'Gaps' remain in cross-party talks on Brexit, Labour says

'Gaps' remain in cross-party talks on Brexit, Labour says
Copyright REUTERS/Peter Nicholls
By Emma BeswickAlasdair Sandford with Reuters
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"Gaps remain between Labour and the government. We have made clear that we cannot support the Brexit legislation without an agreement," a spokesman for the Labour party said on Wednesday.


Britain's two main parties, the Conservatives and the Labour Party, are holding cross-party talks in hopes of reaching an agreement that will allow British Prime Minister Theresa May's Brexit deal to pass through Parliament — but they are not there yet.

"Gaps remain between Labour and the government. We have made clear that we cannot support the Brexit legislation without an agreement," a spokesman for the Labour party said on Wednesday.

"We have serious concerns about negotiating with a government that is in the process of disintegrating."

The House of Commons has rejected May's divorce deal three times but has, as yet, been unable to agree on an alternative path. 

A spokesperson for May's office declined to say whether the prime minister would resign if her deal failed to pass again when brought back to the Commons in early June, Reuters reported on Wednesday.

"We are focused on getting this legislation through," May's spokesperson said, adding that if it passed, it would mean the UK "can leave the EU by the summer". 

May's government will be seeking the "broadest possible majority" on the deal, they said: "The significance of the legislation cannot and will not be underestimated."

“There is an underappreciation that no deal can still happen,” Steven Barclay, May's Brexit minister, told the House of Lords on Wednesday. “If the House [of Commons] has not passed the Withdrawal Agreement Bill then there are growing voices in Europe, not least the French, who want to move on to other issues.”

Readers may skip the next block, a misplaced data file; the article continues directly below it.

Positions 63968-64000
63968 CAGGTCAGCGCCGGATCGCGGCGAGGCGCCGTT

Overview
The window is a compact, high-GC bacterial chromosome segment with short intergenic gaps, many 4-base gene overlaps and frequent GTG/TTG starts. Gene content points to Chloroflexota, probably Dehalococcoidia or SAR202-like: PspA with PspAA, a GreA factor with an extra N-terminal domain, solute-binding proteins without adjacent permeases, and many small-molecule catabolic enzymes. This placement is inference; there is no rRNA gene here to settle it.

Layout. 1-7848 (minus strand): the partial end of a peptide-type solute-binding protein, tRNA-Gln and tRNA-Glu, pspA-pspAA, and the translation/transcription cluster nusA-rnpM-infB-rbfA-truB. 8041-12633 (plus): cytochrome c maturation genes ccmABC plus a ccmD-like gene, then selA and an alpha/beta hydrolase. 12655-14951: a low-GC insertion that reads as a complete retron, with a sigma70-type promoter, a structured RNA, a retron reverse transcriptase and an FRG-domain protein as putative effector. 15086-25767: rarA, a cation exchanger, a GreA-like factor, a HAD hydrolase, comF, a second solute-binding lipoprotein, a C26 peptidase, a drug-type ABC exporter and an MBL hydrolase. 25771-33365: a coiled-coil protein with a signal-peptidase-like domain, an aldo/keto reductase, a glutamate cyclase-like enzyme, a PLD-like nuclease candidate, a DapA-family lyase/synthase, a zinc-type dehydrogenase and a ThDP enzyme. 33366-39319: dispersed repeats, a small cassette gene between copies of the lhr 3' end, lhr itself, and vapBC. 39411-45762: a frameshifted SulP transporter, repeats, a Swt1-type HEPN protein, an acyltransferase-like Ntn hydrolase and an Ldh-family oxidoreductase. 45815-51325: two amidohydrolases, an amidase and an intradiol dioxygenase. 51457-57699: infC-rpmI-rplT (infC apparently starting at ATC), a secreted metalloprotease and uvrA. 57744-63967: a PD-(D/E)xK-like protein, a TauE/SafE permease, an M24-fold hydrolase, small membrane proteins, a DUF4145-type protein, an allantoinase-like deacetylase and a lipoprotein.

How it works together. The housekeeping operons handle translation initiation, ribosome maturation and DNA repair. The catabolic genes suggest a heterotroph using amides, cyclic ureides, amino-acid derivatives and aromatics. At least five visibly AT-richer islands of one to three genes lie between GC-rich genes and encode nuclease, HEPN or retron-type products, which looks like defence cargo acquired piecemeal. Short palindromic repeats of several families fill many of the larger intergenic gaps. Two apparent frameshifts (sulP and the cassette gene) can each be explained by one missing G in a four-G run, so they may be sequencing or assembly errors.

May's deal back before Parliament in early June

British Prime Minister Theresa May will bring her thrice-defeated Brexit deal back to Parliament for lawmakers to consider again in the week beginning June 3, Downing Street announced on Tuesday.

MPs will not hold a fourth vote on the Withdrawal Agreement itself, but on key legislation needed to put the UK's departure from the EU into effect.

"This evening, the prime minister met the leader of the opposition (Jeremy Corbyn) in the House of Commons to make clear our determination to bring the talks to a conclusion and deliver on the referendum result to leave the EU," the Downing Street spokesman said.

"We will, therefore, be bringing forward the Withdrawal Agreement Bill in the week beginning June 3."

Talks on Tuesday evening between May and leader of the opposition Jeremy Corbyn "were both useful and constructive", he added.

Britain will not pay for access to EU market after it has left the bloc

Theresa May also said on Wednesday that Britain would not pay for access to the European Union’s market after it has left the bloc. “In leaving the European Union we will end free movement, restore full control over our immigration policy, open up new trading opportunities around the world and end the days of sending vast payments to the European Union," she said during Prime Minister's Questions.

The move to bring the Brexit bill before parliament in early June is being seen as imposing an effective deadline on the discussions with the opposition. Labour is reportedly set to oppose the bill unless the talks bring agreement.

The Withdrawal Agreement on the terms of the UK’s exit, and a Political Declaration outlining a framework for future ties had been negotiated by London and Brussels and approved by the 27 other EU governments.

The UK voted to leave the EU by 52% to 48% in a June 2016 referendum. The result has increased strains between the UK's individual countries: England (53%) and Wales (52.5%) voted to leave, whereas Scotland and Northern Ireland voted by 62% and 56% respectively to remain in the EU.



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